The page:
That said, if it was us, we’d just strike out into the park on our own, time permitting, for a hike along one of the coastal trails such as the Great Head Trail or the Gorham Mountain Loop.
Who goes there: Among lines operating bigger ships, Holland America is the biggest player in the market for cruises to Bar Harbor, followed by Norwegian and Royal Caribbean.
Bar Harbor also is a core destination for small-ship operator American Cruise Lines. Other lines that send ships to Bar Harbor occasionally include Princess, Crystal, Seabourn, Silversea and Regent.
Hawaii Volcanoes National Park in Hawaii
Some sort of excursion to this steaming home of two active volcanoes is the big allure of a cruise call at Hilo on the island of Hawaii, commonly called the Big Island. Located just 29 miles from where ships arrive in Hilo, the park encompasses 505 square miles of vents, fissures, craters and (at times) lava flows that can be reached by tour bus, rental car or — for a hefty price — sightseeing helicopter.
Often costing around $500 per person, the 45-minute helicopter tour of the park sold through cruise lines is the once-in-a-lifetime way to experience it. It’ll take you over the most recent eruption sites of Kilauea where, during active periods, you might see streams of hot lava glowing red against an otherwise blackened landscape. You’ll also fly over the devastated village of Kalapana and the nearby black sand beaches formed as lava crashed into the sea. Kilauea is the more active of the two volcanoes at the park, the other being Mauna Loa.
Other park-touring options for cruisers during Hilo calls include a minicoach excursion that brings visitors to see the steam vents around Kilauea’s caldera and to view it from the Kilauea Iki Overlook. Mauna Loa sometimes is visible off in the distance. Cruisers also can sign up for a hiking tour into the Kilauea Iki crater.
Who goes there: Norwegian is the dominant player here, with weekly Hawaii voyages out of Honolulu that include a day stop at Hilo. The trips take place on the U.S.-flagged, 2,186-passenger Pride of America.
Princess, Holland America, Royal Caribbean, Carnival Cruise Line, Celebrity, Regent and Oceania also offer Hawaii cruises with Hilo stops, although far less frequently and only on longer itineraries out of such West Coast ports as Los Angeles and Seattle.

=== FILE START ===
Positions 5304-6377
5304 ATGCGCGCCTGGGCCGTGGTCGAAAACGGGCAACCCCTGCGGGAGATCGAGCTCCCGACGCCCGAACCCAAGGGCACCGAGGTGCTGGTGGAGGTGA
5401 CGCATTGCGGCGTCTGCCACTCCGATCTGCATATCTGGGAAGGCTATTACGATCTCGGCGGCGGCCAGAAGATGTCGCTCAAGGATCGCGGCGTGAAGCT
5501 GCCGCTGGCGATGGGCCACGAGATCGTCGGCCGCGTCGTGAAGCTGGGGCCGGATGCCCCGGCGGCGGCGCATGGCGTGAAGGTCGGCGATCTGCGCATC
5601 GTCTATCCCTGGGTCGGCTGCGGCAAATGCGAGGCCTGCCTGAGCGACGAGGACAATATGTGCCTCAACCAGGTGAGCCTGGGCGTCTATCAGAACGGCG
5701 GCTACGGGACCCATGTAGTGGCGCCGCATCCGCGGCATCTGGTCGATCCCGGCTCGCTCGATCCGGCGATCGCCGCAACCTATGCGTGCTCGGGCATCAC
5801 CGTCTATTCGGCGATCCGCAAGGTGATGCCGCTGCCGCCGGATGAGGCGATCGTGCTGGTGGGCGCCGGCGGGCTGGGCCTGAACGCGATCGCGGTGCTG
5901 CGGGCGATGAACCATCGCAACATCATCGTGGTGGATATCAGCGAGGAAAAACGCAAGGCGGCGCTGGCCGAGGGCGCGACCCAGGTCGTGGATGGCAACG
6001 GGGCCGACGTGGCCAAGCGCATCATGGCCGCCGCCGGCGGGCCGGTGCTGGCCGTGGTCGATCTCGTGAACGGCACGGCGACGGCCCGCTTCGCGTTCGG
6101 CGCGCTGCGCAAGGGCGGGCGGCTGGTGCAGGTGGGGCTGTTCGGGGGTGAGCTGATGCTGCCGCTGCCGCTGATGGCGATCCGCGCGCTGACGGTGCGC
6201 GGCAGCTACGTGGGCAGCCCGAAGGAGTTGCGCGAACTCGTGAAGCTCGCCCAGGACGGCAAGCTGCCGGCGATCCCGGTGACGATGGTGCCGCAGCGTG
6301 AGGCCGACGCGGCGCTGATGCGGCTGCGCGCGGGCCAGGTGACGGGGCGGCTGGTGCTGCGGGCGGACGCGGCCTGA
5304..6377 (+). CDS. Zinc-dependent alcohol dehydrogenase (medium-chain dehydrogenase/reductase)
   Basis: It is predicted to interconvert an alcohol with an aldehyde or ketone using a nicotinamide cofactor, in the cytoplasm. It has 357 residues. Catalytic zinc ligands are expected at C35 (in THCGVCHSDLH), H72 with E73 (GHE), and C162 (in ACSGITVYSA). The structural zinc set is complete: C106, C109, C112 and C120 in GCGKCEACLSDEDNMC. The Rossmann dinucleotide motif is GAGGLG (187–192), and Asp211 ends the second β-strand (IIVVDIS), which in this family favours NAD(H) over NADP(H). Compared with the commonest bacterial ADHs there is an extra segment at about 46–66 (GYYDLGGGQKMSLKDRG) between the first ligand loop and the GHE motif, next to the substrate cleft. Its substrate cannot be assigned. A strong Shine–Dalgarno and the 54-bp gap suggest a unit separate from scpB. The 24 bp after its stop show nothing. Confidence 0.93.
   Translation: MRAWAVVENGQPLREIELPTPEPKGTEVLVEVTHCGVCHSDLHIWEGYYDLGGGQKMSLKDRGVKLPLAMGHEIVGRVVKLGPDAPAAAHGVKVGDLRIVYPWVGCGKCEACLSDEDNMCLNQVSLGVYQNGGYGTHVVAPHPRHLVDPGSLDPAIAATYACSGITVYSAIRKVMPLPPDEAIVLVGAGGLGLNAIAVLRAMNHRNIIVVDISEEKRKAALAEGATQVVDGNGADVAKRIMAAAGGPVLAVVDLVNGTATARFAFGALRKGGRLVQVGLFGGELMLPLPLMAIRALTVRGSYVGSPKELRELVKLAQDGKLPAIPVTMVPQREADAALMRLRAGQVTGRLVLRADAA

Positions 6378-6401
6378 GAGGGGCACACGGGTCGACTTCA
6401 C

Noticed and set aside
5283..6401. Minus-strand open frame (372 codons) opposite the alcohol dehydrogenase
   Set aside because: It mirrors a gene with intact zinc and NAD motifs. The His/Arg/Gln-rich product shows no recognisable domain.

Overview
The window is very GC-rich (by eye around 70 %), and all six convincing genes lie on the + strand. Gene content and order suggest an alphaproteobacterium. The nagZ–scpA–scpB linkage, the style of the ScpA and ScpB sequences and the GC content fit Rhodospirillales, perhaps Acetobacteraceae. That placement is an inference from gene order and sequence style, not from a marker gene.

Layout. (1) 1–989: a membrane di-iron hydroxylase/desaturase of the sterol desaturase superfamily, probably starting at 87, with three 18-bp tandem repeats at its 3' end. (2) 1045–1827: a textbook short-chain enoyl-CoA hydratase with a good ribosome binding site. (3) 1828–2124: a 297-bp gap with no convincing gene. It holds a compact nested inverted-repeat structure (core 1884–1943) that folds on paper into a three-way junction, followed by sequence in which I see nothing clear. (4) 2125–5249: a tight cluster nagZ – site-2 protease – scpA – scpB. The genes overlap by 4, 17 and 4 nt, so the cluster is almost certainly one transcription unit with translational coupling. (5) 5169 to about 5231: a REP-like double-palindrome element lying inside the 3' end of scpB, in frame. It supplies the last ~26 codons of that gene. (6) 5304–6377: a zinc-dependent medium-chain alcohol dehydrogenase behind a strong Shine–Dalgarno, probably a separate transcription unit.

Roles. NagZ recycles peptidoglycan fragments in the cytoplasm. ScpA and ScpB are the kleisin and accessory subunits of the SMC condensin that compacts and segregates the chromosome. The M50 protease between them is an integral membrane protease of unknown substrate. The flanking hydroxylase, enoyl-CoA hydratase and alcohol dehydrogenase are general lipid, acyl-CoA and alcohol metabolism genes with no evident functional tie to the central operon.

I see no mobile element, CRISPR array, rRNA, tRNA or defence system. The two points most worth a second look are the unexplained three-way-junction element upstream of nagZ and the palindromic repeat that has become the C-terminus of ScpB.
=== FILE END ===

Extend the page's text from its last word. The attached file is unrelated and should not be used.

Haleakala National Park in Hawaii
This 52-square-mile national park on the Hawaiian island of Maui encompasses the island’s soaring Haleakala volcano and is one of the top attractions for cruisers arriving at the island. For around $130 to $160 per adult, cruisers can sign up for a 4- to 6-hour tour to its 10,023-foot summit to see the lunar-like landscape. Unlike the volcanoes at Hawaii Volcanoes National Park, Haleakala isn’t active. But it’s still a stunning sight.
The typical tour for cruisers to Haleakala takes place midday, but some lines offer early and late outings timed to get you there for sunrise or sunset. Other tours take you up the volcano road for a ride down on a bike. Just be prepared for a bit of a drive to get to the summit of the volcano. It can be a 2-hour trip from sea level. And bring a jacket. It can be 30 degrees cooler at the top.
The summit of the volcano offers panoramic views to other Hawaiian islands, a visitors center with exhibits about the native flora and fauna, an easy walk to an overlook and hiking trails that will let you crunch your way across the cinder desert landscape.
Who goes there: Norwegian is the dominant player for cruises to Maui, too. Its weekly Hawaii voyages out of Honolulu include two full days at the Maui port of Kahului.
Princess, Holland America, Royal Caribbean, Carnival, Celebrity, Regent and Oceania also offer Hawaii cruises with stops either at Kahului or Lahaina, but far less frequently than Norwegian.
Virgin Islands National Park in the U.S. Virgin Islands
Covering two-thirds of the island of St. John in the U.S. Virgin Islands, Virgin Islands National Park isn’t a huge destination for cruisers. Most cruise ships that visit the U.S. Virgin Islands head to nearby St. Thomas and never make a stop at St. John. But there are a handful of mostly small vessels that regularly buck the trend and make St. John their focus.
For passengers on such ships, which typically anchor off of St. John’s Cruz Bay, Virgin Islands National Park is the prime attraction. The park is home to many of St. John’s most spectacular beaches (think: powdery white sand, coconut trees and crystal-clear waters) as well as hiking trails and historic ruins. Swimming, sunning, snorkeling and scuba diving are the big allures in and around the park, along with sailing, kayaking and windsurfing.
Even for cruisers arriving at St. Thomas for the day instead of St. John, it’s not impossible to make St. John and its park the focus. Cruise ships docking in St. Thomas often offer a St. John beach excursion that involves traveling to the island on a small boat for a few hours. Typically, the tours take cruisers to Trunk Bay, which is within Virgin Islands National Park. It’s also possible to ride a ferry to St. John from St. Thomas. Just be mindful of the time you need to be back.
Who goes there: Small-ship operators Seabourn and SeaDream include St. John on itineraries fairly regularly. Start-up line Ritz Carlton Yacht Collection also has plans for St. John visits.
Planning a cruise? Start with these stories:
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- A quick guide to the most popular cruise lines
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- 15 ways cruisers waste money
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Featured image by Michael Melford/Getty Images